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Thread: Sumi Is Sumi

  1. #1
    Daihonmei MikeM's Avatar
    Join Date
    Dec 2003
    Orlando, Florida

    Sumi Is Sumi

    This past weekend I got into a discussion about different types of sumi. A person listening in asked, 'Isn't sumi always black?' And, of course the answer is yes, except when it is gray. It reminded me of a statement made by JR some years ago when I was mentioning Atarashi Sumi ['New Fashion Sumi']. He commented that all sumi is melanin pigment and therefore the same. He commented in the context of warning folks not to get too excited over claims of there being a 'new sumi'. He was quite correct, of course. All sumi is black pigment. At the same time, there is an amazing spectrum of sumi intensity to be found among koi. This has always been so, but today the range has expanded to include a degree of intensity only dreamed about. Indeed, the breeders are constantly making advances. A few days ago Mat McCann (Quality Koi U.S.) posted some photos on FB of koi that would be going to the mud for another year. There was one Showa with such intense sumi that it truly looked like some photo-shopped fantasy. 15 years ago, you would have been hard-pressed to find any koi of size with such intense sumi. Back then, it was 'baby sumi' on a young tosai that had such intensity... for a fleeting period of a couple of months in cold water. Now it can be found in a mudpond in New Jersey on sansai and older koi. The sumi of Showa always had a dullness to it due to melanin being less concentrated compared to Sanke. The notion of getting the lacquer sumi of Sanke to appear on Showa has long been a breeding goal. In many respects, that goal has been accomplished... although often at the cost of losing traditional Showa patterning.

    Anyway, in the course of the weekend discussion, it became apparent that the differing sources of sumi were not known. Perhaps it does not matter much, but I find the historical roots add to truly appreciating the advances in sumi quality. So, I think it important to understand that Sanke and Showa had entirely different origins. The differences in their sumi historically was not just a matter of patterning. Ray Jordan explained a bit of the history:

    "Ray Jordan: Lots of questions and facets to these questions of black based and white based koi. This really all goes back to the beginnings of koi history and genealogy. There were several orginal lineages for "black" and "white" based koi that have in various combinations produced along with introduction of Doitsu all the modern forms today. Showa were a development from the Tetsu (iron carp) lineage originally, which produced Hi Goi. When some Hi Goi were crossed back to some magoi ... Old Style Hi & Ki Utsuri's with a new type of pattern called "wrapping" was developed. From the Utsuri branch the first original showa were produced in 1927. These original showas would not be recognizable by us today. They were grey, yellow and white with matsuba markings and striped fins. They did not have menware type patterns or motoguru yet. These original showa (black based) were crossed with kohaku (white based) in the 1960's to produce the first modern showa that you would identify today. In the late 1970's to present day Showas were crossed with Sanke (white based) to get better black and beni development. My point is that the current day showas are not really any longer a pure black based koi because it has been crossed with white based koi. Finally the modern Shiro Utsuri's we see today were developed from modern showa lineage and thus have also inherited both black and white based genetics. So to call Showas and Utsuris a black based koi is really more of a historical label than a genetic reality today. "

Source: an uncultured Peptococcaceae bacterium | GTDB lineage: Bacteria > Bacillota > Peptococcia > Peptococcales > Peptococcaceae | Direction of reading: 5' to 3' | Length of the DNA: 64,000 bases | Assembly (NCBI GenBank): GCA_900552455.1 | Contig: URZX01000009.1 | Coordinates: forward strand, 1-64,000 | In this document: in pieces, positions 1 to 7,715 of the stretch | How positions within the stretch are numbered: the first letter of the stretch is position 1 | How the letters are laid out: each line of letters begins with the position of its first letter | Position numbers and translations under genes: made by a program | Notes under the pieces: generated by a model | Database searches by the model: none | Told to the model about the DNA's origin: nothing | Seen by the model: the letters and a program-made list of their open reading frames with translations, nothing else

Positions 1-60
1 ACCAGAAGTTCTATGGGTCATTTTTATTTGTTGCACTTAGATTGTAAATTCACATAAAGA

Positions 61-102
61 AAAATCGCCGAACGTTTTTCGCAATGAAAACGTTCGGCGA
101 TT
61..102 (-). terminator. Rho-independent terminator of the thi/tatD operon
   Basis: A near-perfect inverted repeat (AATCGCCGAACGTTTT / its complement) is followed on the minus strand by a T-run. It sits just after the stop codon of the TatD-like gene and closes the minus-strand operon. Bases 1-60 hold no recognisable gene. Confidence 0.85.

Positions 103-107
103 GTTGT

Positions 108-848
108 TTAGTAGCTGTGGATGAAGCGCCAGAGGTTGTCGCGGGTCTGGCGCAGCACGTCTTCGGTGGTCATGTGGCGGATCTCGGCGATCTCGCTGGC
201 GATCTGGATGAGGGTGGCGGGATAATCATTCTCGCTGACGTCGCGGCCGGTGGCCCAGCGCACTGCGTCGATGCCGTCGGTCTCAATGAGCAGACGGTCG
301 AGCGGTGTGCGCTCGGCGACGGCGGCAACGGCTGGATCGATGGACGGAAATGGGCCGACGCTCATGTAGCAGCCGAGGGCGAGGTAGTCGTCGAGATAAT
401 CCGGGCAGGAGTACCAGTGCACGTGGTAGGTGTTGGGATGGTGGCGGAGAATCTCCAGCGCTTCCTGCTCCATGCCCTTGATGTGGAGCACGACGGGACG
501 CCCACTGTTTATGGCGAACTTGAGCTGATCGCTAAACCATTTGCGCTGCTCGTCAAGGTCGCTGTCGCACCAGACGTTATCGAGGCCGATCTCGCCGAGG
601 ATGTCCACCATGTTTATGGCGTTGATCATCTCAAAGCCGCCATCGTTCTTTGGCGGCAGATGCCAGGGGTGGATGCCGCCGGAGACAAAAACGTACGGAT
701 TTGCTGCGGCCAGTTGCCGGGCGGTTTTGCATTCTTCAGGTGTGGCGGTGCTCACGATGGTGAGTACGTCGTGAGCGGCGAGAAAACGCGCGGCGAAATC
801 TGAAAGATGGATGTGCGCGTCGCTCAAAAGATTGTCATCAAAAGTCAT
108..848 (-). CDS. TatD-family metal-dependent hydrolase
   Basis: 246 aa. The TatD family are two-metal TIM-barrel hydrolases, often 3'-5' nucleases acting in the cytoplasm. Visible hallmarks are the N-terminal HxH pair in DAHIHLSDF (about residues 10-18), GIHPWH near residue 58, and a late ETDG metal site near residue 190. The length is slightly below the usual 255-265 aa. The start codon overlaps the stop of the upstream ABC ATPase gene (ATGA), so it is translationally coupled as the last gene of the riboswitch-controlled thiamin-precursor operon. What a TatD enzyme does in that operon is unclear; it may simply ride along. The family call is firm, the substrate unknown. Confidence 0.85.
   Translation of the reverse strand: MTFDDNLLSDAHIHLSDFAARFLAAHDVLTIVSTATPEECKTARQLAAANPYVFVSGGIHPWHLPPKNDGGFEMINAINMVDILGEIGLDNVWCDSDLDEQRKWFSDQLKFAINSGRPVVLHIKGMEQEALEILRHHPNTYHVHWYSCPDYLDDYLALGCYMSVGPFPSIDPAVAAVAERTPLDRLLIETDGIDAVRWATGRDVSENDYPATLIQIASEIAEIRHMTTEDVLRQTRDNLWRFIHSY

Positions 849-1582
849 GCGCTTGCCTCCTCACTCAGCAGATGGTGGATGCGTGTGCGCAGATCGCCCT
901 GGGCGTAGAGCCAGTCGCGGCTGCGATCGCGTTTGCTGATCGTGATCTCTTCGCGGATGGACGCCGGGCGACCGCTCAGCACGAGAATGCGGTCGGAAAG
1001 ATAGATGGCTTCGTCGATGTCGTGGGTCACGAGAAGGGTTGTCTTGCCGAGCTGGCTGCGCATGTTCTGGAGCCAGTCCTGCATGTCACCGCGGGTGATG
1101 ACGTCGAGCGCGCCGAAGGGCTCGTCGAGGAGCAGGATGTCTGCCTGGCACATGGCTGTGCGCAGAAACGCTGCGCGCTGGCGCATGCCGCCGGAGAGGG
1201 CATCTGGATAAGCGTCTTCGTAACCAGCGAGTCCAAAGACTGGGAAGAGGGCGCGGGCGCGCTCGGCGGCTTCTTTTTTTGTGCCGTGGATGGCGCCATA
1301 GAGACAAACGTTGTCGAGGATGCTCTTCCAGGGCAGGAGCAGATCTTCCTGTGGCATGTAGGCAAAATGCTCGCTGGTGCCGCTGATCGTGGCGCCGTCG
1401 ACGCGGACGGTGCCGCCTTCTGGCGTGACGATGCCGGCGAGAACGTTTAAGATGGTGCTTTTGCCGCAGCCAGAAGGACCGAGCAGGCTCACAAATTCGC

Thus, when considering the historic Showa, it is useful to recall that it originated from the tetsugoi, while Sanke originated from magoi. Sumi from these different origins differs in behavior, patterning and intensities. For over a half century, breeders have worked at getting Sanke-type sumi to have Showa-type patterning. At this point in the journey, they have accomplished something wonderful. The best sumi today is better than what any Sanke possessed back when the effort started. That is something to get excited about. The best has gotten better, and I expect it get even better still. And, when such sumi appears with Showa-style patterning (including motoguru) it is a marvel. ....And gorgeous on a Sanke, too.

  2. #2
    Jumbo Appliance Guy's Avatar
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    Dec 2011
    Pensacola, FL
    The goal post keeps moving further...

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